Its not the greatest movie of its kind but there are reasons I like it. Firstly, there are not too many sauropod/brontosaurus style dinosaurs in movies. This one closely resembles a Brachiosaurus with longer front legs than rear. Behemoth was made with foam and rubber over armature, with scale impressions from perhaps an iguana pressed into the rubber outer coating. This made for a nice texture overall, but close-ups had much less detail and expression than the work by Harryhausen around that same time. Close-ups also showed some of the flaws in its design like the seams where the rubber parts connected. This film was also directed by Eugene Lourie. The Science: all sauropods were herbivores (no they didn’t even eat fish) and they lived out of the water their entire life.
A volcano rises in the ocean sending a shipping vessel aground upon a nearby island off the shore of Ireland. There, the crew discovers a legend that turns out to be a dinosaur, with fins on the sides of its head, alligator-like skin and red glowing eyes. They take the creature back to London for a Piccadilly Circus attraction. They corral and enclose it in a caged area where they sell tickets for its viewing to the general public. What they don’t know is that the dinosaur is a baby and big mamma dino is soon smashing London to bits in hot pursuit. As with most of the era’s sci-fi films, Gorgo is a little slow to start, but when it does, massive destruction abounds. Gorgo lays waste to Big-Ben, London Bridge and a half a dozen other British landmarks. Although it doesn’t breath fire like its Japanese counterpart, Gorgo makes up for it with sheer destruction, as it swats its big paws around, crushing the city to ruble. The military response is formidable and there is quite a bit of explosive firepower unleashed against the monster, although the film uses quite a bit of stock footage from the British Royal Navy. Gorgo finally finds Gorgo Jr. and both head out to sea, leaving the Brits to scratch their heads in wonderment.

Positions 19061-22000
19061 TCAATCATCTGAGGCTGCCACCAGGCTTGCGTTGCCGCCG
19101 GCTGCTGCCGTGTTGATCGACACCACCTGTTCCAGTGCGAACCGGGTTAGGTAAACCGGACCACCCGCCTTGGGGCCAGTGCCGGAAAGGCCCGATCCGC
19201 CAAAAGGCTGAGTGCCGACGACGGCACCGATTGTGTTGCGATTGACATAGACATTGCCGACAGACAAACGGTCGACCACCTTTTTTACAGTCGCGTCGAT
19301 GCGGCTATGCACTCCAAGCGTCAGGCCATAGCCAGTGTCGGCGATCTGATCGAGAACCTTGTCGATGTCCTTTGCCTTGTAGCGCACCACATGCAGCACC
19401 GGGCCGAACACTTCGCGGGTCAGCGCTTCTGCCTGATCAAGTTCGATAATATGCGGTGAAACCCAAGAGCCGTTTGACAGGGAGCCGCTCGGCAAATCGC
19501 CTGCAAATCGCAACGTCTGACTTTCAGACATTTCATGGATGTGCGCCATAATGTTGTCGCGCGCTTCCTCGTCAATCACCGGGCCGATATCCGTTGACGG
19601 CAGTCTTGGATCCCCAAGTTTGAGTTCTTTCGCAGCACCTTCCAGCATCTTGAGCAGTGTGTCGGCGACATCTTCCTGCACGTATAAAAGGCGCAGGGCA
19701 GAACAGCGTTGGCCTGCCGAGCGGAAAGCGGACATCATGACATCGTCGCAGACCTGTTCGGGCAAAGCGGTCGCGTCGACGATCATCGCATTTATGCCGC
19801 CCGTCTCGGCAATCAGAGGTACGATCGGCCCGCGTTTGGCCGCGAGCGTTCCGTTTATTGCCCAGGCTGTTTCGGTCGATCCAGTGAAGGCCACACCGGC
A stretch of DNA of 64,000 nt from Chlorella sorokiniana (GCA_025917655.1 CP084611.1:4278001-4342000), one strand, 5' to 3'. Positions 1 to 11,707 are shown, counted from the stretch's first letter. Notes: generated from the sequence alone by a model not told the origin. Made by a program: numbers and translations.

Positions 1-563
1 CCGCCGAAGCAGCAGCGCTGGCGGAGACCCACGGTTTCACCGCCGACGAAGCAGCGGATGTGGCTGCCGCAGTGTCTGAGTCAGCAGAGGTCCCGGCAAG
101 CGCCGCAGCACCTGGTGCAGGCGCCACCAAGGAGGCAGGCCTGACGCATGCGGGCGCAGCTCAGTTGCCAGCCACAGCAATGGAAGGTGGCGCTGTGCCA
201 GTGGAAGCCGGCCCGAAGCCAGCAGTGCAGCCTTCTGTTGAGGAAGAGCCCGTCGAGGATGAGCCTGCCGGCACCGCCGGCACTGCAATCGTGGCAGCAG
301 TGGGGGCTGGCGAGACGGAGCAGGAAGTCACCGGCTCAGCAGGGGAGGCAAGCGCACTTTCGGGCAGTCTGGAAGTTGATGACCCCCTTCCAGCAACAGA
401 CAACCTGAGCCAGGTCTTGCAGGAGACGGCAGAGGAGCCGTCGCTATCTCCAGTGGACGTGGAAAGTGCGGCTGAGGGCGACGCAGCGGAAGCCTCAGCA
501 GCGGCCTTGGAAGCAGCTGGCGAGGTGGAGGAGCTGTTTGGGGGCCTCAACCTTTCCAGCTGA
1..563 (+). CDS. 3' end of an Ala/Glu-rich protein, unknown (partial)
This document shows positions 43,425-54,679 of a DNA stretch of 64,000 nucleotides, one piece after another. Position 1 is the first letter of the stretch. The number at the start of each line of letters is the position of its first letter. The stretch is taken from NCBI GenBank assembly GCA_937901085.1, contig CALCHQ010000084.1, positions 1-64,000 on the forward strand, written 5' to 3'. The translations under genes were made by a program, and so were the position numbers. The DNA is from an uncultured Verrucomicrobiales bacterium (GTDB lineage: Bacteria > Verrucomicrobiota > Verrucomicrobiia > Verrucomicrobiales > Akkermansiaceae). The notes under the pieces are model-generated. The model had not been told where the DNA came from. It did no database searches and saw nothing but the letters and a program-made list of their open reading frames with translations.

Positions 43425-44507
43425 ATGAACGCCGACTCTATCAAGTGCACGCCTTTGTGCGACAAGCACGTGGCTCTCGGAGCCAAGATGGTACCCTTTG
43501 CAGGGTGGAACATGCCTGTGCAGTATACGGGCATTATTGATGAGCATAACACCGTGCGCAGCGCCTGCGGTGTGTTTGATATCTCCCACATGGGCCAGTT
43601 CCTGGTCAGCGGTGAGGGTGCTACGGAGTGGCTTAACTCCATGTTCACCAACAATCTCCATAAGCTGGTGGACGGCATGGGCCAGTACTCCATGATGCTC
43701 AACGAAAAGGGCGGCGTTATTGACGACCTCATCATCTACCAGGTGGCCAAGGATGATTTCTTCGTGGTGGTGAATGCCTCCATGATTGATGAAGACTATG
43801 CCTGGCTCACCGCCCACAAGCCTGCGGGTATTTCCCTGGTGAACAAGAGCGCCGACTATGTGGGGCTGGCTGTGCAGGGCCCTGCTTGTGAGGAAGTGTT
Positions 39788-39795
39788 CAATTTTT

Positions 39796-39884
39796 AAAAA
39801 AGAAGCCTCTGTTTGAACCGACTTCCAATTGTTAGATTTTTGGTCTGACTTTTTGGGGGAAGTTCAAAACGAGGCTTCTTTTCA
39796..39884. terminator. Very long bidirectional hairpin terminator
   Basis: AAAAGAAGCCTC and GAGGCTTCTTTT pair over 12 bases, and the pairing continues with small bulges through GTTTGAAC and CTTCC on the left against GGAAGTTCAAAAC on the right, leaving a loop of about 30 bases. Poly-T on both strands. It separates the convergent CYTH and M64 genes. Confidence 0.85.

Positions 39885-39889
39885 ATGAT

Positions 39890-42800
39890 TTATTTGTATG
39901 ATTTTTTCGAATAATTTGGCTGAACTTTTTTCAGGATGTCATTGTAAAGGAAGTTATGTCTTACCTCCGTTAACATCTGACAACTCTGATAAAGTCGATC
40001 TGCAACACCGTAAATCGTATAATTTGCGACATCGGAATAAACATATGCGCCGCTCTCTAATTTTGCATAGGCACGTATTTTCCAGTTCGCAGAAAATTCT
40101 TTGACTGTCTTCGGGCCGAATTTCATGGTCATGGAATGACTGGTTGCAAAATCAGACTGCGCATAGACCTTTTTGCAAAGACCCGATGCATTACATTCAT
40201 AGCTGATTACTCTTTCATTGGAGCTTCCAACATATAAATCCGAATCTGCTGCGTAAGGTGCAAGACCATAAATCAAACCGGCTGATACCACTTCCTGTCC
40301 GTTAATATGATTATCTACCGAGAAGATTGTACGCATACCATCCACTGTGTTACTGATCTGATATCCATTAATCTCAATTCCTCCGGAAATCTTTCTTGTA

This British film produced by the King Brothers and directed by Eugene Lourie (Beast from 20,000 Fathoms) is made with highly detailed miniatures and a guy in a suit. There is a lot of destruction in the film as Gorgo devastates the city of London. Gorgo was released during a lull in Godzilla films after the original ‘Godzilla’ and ‘Godzilla Raids Again’ (1955) but before ‘King Kong vs. Godzilla’ (1962). It beat Toho to the punch of putting out a film of this genre in Technicolor. It was first released in Japan (1960), where it was a huge hit, then released to the world-wide audience where it was a big box office attraction. Unfortunately, there doesn’t seem to be a really high-quality release of this film to be found on dvd or Blu-ray.
Update: since the posting of this article they have re-released Gorgo on dvd and BluRay, completely restored, and with special features worthy of the films contribution to sci-fi/monster filmdom
Amazingly, all three of these films were directed by Eugene Lourie. It is said that “Beast…” influenced Ishirō Honda into making “Godzilla” which in turn influenced the making of “Gorgo“. Naturally Godzilla/Gojira would fit quite well on this list, but I think a review of it would be redundant at this point in time.
Both Pete Peterson and Ray Harryhausen worked with Willis O’Brien on Mighty Joe Young. Soon after Ray branched out on his own, while Peterson stayed with O’Brien as part of his production team.
Ray Harryhausen ……………. Pete Peterson
Stay Away from these:
The Giant Claw
Even a die-hard monster movie fan like myself find it difficult to get through these films. Cartoon-ish monster designs and mediocre miniature modeling. There is just not enough monster action in either to make up for the poorly written story-lines.
And, here’s some pics from the three featured films: